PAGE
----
The efforts to establish a National Lottery in the UK in the latter half of the 20th century met with fierce opposition from church groups, anti-gambling groups and some charities. It was not until 1994 that this opposition was overcome and the currently thriving and popular National Lottery established. Supporters of the move had argued that failure to establish the lottery not only meant that the State was unable to raise badly needed additional funds for "good causes" but it also left Britain looking rather puritanical and foolish beside our continental neighbours who had long enjoyed the weekly flutter. In fact,it did more than that - it made modern Britain look foolish and puritanical in comparison with its 16th, 17th and 18th century predecessors. The first English lottery was an extraordinary affair initiated by Elizabeth I in 1567.....
The first list of prize winners in the draw of 1569
On January 11th 1569, at the west door of St Paul's cathedral, began the extraordinary process of drawing the winning tickets in the First Lottery to be held in England. The draw continued, according to John Stow, "day and night till the sixth of May".The origins of the Lottery go back to the early years of Elizabeth's reign. The Tudor State finances were in a parlous state from the reign of Henry VIII onwards. When Elizabeth succeeded to the throne England was "a relatively poor country and the standard of living was low. In the production as well as in the consumption of wealth, in industrial technique and scientific skill, she was markedly behind her nearest neighbours on the Continent. Her extractive industries, with the exception of lead and tin mining, which were of ancient standing, were so backward that it was necessary to import Germans to run the copper mines at Keswick; and coal was only beginning to come into its own as a fuel, either for the forge or the domestic hearth".(Black, 1959)
England's greatest economic asset at the time was the cloth and woollen industry. English sheep and wool were acknowledged as the best in the world. The industry was, in fact, crucially important to the national economy. For example, for the year 1564-5 it accounted for 81.6% of the total value of all goods exported from England. However, 42% of the export trade in woollen products was in the hands of foreigners and the finer branches of the process were practised in Holland, not England. Indeed, at the beginning of the reign, the export tr5ade in cloth, so far as it was conducted by English merchants, was confined to Antwerp where the Merchant Adventurers had their staple. However, there had been, since 1550, a gradual expansion of industry and this slowly brought about an awareness that foreign markets were increasingly essential if the expansion was to continue. This, together with the added stimulus of the growing rivalry with Spain, was to mark Elizabeth's reign as the watershed in England's exploitation of the sea.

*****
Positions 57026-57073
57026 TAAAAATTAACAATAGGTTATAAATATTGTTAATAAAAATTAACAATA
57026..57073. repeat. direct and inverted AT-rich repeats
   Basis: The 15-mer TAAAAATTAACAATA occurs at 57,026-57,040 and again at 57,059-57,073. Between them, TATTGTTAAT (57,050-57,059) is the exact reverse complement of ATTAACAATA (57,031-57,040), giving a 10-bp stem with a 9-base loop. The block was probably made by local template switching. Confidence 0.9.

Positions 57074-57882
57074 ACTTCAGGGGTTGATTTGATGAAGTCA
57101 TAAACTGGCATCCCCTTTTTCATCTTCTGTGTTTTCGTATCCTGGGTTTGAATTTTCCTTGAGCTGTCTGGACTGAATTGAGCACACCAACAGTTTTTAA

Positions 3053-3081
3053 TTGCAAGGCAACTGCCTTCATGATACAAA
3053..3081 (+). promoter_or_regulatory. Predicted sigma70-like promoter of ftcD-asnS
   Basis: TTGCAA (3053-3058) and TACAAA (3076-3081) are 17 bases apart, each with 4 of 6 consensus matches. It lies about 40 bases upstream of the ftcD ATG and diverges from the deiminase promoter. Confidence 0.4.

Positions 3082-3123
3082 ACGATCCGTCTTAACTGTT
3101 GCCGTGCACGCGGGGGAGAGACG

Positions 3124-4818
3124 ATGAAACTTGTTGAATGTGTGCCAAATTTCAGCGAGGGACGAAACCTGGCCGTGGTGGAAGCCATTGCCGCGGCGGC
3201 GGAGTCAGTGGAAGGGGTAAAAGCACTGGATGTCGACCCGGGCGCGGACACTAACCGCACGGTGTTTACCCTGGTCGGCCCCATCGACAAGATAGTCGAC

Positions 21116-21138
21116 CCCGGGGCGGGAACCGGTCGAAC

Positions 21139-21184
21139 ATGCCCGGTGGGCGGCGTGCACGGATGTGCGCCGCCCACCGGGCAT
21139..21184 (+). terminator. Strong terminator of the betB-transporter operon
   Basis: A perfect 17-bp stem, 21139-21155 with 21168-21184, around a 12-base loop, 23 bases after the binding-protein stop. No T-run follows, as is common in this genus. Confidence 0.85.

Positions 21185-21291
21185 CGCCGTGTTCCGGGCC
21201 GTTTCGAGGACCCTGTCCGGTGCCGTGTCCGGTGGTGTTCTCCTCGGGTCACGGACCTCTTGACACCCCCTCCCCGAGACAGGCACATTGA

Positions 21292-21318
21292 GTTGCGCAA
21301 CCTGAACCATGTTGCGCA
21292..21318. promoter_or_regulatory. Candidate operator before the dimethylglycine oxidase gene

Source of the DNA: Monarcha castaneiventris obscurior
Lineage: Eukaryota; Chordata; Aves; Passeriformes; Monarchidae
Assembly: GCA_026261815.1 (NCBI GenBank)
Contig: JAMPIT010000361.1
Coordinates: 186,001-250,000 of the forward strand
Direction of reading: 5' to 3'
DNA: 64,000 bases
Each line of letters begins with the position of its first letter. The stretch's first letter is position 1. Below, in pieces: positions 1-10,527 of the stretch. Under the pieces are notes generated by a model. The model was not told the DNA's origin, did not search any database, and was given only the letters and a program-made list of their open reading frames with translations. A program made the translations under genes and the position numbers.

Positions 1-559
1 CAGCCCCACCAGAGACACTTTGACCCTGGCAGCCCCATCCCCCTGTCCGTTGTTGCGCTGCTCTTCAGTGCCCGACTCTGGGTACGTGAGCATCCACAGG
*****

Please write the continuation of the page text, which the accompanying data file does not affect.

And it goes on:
An early Lottery ticket
This great movement to expand England's horizons demanded, however, ships and, even more important, well equipped and developed ports - both of which demanded the investment of large sums of money. The exchequer did not have the resources to provide the required finances and other means had to be sought. Amongst these was the Lottery which, in 1567, Elizabeth's Government authorised Pietro Grimaldi and George Gilpin to organise. Grimaldi was an Italian banker with some experience of fund raising by this means - the first lottery had been held in Florence in 1530 and had quickly spread to the other Italian states.
The broadsheet which advertised The English Lottery promised "a very rich Lottery General, without any blanks, containing a great number of prizes, as well of ready money as of plate." The intention seems to have been to raise the sum of 200,000, half of which would be paid out in prize money.